NEW YORK (CBSNewYork) – New York City still needs to hire several thousands more teachers before schools fully open next week.

The big question is whether students in actual classrooms will still have to learn remotely.

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The mayor says no. The teachers union says yes.

As CBS2’s Marcia Kramer reports, when almost one million New York City students return to school next week, many for in-person learning, it may depend on what your definition of “in-person” is.

Will students be taught by an actual teacher or not?

Kramer put the question to Mayor Bill de Blasio.

“Will everybody who goes into an in-person learning situation be learning directly with the teacher or will some of them have to do remote learning on their iPads?” Kramer asked.

Schools: The New Normal

“No. Our kids are going to go in the classrooms staffed by adults ready to teach them in-person,” the mayor said.

The same question to teachers union president Michael Mulgrew got a whole different response.

“Is there a possibility that next week some students could arrive in a classroom and find out that they may be taught from their iPad remotely?” Kramer asked.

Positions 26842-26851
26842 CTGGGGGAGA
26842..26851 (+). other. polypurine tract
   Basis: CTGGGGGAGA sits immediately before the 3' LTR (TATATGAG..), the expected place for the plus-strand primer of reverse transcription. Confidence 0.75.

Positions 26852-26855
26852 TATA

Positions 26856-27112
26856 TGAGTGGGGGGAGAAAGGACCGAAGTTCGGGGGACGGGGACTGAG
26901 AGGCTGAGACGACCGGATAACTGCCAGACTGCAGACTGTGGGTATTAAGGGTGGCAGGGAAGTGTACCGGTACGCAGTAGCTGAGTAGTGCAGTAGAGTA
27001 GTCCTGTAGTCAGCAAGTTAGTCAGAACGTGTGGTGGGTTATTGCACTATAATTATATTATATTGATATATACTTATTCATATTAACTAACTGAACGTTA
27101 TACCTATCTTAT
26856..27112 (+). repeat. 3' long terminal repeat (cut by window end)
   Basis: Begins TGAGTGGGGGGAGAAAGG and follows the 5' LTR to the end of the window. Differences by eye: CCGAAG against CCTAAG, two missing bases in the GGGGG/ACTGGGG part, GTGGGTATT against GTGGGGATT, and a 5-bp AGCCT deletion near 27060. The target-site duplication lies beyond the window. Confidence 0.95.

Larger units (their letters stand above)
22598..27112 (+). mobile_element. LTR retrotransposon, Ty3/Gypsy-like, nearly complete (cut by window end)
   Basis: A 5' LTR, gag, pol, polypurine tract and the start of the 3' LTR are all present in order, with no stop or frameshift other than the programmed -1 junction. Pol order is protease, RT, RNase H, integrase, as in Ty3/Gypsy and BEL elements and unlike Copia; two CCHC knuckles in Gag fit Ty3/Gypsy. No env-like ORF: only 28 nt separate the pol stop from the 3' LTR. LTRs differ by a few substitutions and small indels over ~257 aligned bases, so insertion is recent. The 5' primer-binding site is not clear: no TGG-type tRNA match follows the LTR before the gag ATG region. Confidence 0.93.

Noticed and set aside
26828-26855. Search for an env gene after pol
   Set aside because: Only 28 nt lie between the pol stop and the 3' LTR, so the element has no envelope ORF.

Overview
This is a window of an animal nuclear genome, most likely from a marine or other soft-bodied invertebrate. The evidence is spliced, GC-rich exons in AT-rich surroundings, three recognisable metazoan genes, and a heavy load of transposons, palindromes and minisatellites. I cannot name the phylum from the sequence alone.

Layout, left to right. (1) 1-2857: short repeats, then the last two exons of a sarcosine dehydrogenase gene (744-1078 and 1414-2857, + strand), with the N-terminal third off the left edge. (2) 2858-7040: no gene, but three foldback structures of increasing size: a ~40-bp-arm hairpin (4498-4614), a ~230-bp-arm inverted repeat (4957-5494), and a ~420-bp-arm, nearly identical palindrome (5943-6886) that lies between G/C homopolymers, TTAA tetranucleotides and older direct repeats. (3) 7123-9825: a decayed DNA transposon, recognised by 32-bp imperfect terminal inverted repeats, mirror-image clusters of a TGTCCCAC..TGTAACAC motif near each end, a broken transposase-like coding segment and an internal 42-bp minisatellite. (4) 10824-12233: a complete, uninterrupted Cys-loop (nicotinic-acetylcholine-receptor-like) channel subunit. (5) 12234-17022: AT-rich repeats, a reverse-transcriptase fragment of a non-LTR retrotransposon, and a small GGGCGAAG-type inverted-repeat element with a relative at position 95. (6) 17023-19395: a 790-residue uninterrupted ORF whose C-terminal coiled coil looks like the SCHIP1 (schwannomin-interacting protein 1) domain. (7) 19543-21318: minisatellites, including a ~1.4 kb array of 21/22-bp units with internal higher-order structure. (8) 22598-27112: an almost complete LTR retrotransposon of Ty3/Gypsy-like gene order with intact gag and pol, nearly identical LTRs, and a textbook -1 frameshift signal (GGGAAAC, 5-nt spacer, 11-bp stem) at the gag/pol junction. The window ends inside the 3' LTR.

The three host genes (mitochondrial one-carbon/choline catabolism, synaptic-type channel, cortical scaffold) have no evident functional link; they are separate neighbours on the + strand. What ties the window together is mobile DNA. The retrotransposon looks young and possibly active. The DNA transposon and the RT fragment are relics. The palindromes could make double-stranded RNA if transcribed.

“Yes. High school level, that is going to happen,” Mulgrew said.

“If I was a high school student and I’m in class for, say, six hours, what percentage of that would be an actual teacher?” Kramer asked.

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“It really varies on the school. If it’s a school with a lot of specialties inside of it, that percentage might be higher. If it’s a school that offers a lot of electives and you’re an older student who now has flexibility in the program, the percentage will be higher,” Mulgrew said.

Physics classes and other subjects where fewer students sign up could be done remotely, he said. He added that the teacher shortage is the reason. The city’s blended learning approach this year required an additional 7,000 teachers.

“If we wanted to put a live teacher for every subject… the 7,000 teachers would turned into about 14,000-15,000 teachers,” Mulgrew said.

As it is, the city is struggling to fill the new teaching slots, with the new hires promised the same salary and benefits. The mayor is refusing to say how many new teachers are actually needed. Mulgrew says it’s 3,000.

The mayor says he’s confident all the slots will be filled.

“I feel good that we’ll have the people we need when we need them,” de Blasio said.

Meanwhile there were problems when 90,000 younger students started school. Some parents reported trouble getting Google accounts to work because links unexpectedly expired.

“You can’t possible work, tend to both children, their assignments, their separate teachers, the links, the codes,” one woman said.

“My day was pretty much being a first grade co-teacher for my little guy,” Julia O’Brien added.

The city still has about a week to get it ducks in order. Elementary schools open Tuesday. Middle schools and high schools open Thursday.

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